Editorial: An Extremely Conservative Judge

The problem with Gorsuch is that his interpretation of the Constitution clings to the original ideas of the men who wrote the document.
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Editorial: An Extremely Conservative Judge
Neil Gorsuch, nominado a juez del Tribunal Supremo.
Foto: NICHOLAS KAMM / AFP/Getty Images

The nomination of Justice Neil Gorsuch for the Supreme Court leaves a bad taste in the mouth due to the process that has led to this moment, the judge’s antagonism toward federal regulations and to his legal philosophy, which possesses a limited view on the Constitution.

It is impossible to disregard the fact that Justice Merrick Garland was the judge supposed to replace the late Antonin Scalia. He was nominated by Barack Obama, who was the president at the moment the High Court seat became vacant.

Under Republican control, the Senate refused to consider Garland because he would shift the ideological balance of the Supreme Court to a less conservative stance. Garland was a centrist moderate with an excellent background who fell through as a result of the legislative obstructionism that predominated in the government.

The previous Congress bet on Obama’s successor being a Republican, and to have the new president designate someone with an ideology similar to Scalia’s. The strategy perfectly comes to fruition with Gorsuch.

The problem with Gorsuch is that his interpretation of the Constitution clings to the original ideas of the men who wrote the document. In practice, this means that the rights and protections of minorities in the 21st century are constitutionally debatable because they were not considered in the 18th century.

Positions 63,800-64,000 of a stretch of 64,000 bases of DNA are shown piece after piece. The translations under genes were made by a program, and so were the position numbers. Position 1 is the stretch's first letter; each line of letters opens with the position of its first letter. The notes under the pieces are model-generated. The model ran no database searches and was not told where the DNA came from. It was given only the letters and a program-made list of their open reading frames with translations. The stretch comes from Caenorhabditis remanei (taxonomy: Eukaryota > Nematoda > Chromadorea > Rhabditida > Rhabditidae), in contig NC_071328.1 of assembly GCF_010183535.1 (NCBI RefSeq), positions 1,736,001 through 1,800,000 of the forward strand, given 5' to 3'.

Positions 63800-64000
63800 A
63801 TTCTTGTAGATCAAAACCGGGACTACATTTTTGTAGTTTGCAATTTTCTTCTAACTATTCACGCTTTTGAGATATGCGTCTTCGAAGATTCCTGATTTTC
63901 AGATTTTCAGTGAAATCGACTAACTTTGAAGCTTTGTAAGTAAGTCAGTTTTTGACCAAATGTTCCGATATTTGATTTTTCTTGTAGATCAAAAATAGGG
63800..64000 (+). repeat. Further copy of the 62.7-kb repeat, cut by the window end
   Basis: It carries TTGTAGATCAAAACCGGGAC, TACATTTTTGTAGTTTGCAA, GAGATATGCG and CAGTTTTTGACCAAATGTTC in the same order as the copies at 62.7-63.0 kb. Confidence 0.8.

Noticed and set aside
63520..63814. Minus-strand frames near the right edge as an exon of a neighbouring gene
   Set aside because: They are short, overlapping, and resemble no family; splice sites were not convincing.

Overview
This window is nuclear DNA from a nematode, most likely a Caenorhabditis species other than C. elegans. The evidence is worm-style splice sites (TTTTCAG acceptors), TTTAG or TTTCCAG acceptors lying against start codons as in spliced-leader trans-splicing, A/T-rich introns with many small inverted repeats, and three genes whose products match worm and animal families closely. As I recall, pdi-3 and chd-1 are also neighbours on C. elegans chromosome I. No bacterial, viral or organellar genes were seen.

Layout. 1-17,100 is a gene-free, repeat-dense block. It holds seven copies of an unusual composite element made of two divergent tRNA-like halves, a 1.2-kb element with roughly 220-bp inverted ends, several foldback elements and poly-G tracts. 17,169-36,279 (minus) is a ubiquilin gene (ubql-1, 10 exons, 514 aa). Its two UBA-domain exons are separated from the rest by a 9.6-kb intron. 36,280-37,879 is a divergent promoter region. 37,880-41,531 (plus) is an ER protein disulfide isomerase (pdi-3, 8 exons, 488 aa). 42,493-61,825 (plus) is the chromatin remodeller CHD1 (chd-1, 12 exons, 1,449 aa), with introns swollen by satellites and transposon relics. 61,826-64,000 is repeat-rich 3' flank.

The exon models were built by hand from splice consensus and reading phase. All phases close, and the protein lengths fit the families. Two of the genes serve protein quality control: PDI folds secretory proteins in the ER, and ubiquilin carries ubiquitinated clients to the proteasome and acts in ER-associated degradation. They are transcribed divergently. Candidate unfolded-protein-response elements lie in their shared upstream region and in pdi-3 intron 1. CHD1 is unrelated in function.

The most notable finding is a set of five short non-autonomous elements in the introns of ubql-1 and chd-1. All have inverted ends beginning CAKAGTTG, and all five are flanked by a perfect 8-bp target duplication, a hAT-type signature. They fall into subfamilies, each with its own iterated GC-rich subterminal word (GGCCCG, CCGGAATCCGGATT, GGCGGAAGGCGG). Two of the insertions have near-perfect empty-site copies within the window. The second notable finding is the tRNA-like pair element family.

Another school of thought, in contrast to the nominee’s, sees Constitutional Law as subject to interpretation, taking into account the passage of time and new circumstances while leaving its principles intact. The most significant civil rights decisions are sustained by this doctrine.

We are also worried about Gorsuch’s anti-regulation position, which earns the sympathy of conservatives and the private sector. It is true that regulation excesses exist, but federal oversight is necessary.

Someone has to protect the people from dangerous medication, bank fraud, contaminated food, sham businesses, unscrupulous professionals, and from all those who see unaware consumers as an opportunity to swindle money out of their pockets.

Today, Democrats are studying whether it is worth it to spend political capital on resisting this nomination or if they should wait for another opportunity with the potential to truly alter the equilibrium of the Supreme Court to fight it.

We still have much to learn about Gorsuch, who so far seems to have nothing positive to add and who does not look any worse than Scalia when it comes to minorities in the Supreme Court. However, history is full of surprises.